"We are very thankful to Panavision and Jackie. We've been working together for a long time. Through all the years of Sparks we have had a partnership with them, which has helped us serve our target market of national and international productions."

- Judit Romwalter

Hungary joined the European Union in 2004, something Romwalter says has benefited the country in general and the film business in particular. "Being part of the EU has made things much easier not only for the film industry but other businesses," she says. "In our sector we have seen tax rebates, which has helped foreign productions that come here and spend money. From the days when there was only one studio with two stages there are now several studios, including Korda, Origo, Astra and Stern. Overseas productions also come for the locations; the Sky 1 TV series Jamestown, set in colonial America, is being shot here in a forest with a fishing lake. People also come here because we have places that look like France, England or cities like Berlin."

Romwalter says that all this is providing a platform for nurturing and training the next generation of filmmaking professionals: "That includes all the behind-the-scenes people, from electricians to set builders to assistant camera operators and DITs up to directors of photography."

Encouraging the new wave was something Zsigmond was committed to. He supported the Academy Of Drama & Film in Budapest, where he trained alongside Kovács; with the help of Sparks and Panavision he established International Cinematographer masterclasses where students and up-and-coming DPs could learn from leading practitioners, including himself and Haskell Wexler. Today, the Hungarian film industry’s best gaffer was brought up at Sparks.

Red carpet tribute… (l-r) Linda & Pierre Andurand, Violaine Kyung Bourgeais, Jerry Schatzberg, Catherine Deneuve, John Boorman, Vilmos & Susan Zsigmond, Judit Romwalter, Siew Moï Tng and Dominique Rouchon at Angénieux’s 2014 tribute to Vilmos Zsigmond in Cannes. Photo by Pauline Maillet.
Red carpet tribute… (l-r) Linda & Pierre Andurand, Violaine Kyung Bourgeais, Jerry Schatzberg, Catherine Deneuve, John Boorman, Vilmos & Susan Zsigmond, Judit Romwalter, Siew Moï Tng and Dominique Rouchon at Angénieux’s 2014 tribute to Vilmos Zsigmond in Cannes. Photo by Pauline Maillet.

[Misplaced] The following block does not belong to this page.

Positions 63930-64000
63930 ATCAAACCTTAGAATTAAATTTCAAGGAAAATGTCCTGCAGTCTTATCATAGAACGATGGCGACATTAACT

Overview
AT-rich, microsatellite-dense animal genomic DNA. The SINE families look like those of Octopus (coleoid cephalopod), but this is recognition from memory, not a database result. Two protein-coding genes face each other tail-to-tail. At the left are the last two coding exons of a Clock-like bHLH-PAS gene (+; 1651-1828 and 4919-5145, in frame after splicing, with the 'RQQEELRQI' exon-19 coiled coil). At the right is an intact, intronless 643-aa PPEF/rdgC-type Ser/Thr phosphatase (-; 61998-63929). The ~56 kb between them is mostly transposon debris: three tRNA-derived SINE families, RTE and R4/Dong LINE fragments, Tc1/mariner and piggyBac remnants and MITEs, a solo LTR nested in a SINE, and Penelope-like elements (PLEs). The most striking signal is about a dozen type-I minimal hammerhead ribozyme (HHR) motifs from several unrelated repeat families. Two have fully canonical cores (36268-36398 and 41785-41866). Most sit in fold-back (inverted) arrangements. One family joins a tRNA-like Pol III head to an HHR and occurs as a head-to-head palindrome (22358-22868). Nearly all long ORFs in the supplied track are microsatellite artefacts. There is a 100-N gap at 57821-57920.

Because of the closeness of the relationship between Romwalter and her father and Zsigmond, who died in January, she says it is "a hard one" to talk about memories of him. "Vilmos was not only a business partner or founder, he was part of our family," she says with emotion in her voice. "I think about his humour and life experience as well as what he did professionally. He never said no, always had time to talk and was very gentlemanly. He gave my father an opportunity and, through that, he gave us a chance to change our lives and we are so grateful to him. He was a unique person. "

The Romwalters have celebrated Zsigmond in a documentary (coming out later this year) that she says looks at him from "another perspective". The father and daughter are also continuing showings of the exhibition “Photographed by Vilmos Zsigmond”, first seen at the Ludwig Museum in Budapest during 2015. Whilst the two work together closely, Judit acknowledges that this could have been a difficult situation: "I have to thank my father because it's not easy to be a parent and a business partner. We've had our difficult times, but have worked together for 20 years. We are thankful for our great professional relationships with film industry people all around the world and to have great clients and employees."

As for the future of Sparks, Judit, who studied economics and joined the company in 1996, says filmmaking technology and equipment is continuing to change, something she keeps up with by talking to others in the industry and reading articles about the latest trends. "Technological change is now very fast," she comments, "which in one way could be dangerous. So it would be good to know what will happen in five years and what everyone will be using."

Predicting the future is not easy, but Sparks has ridden the trends over the years and appears well placed to do the same as time moves on.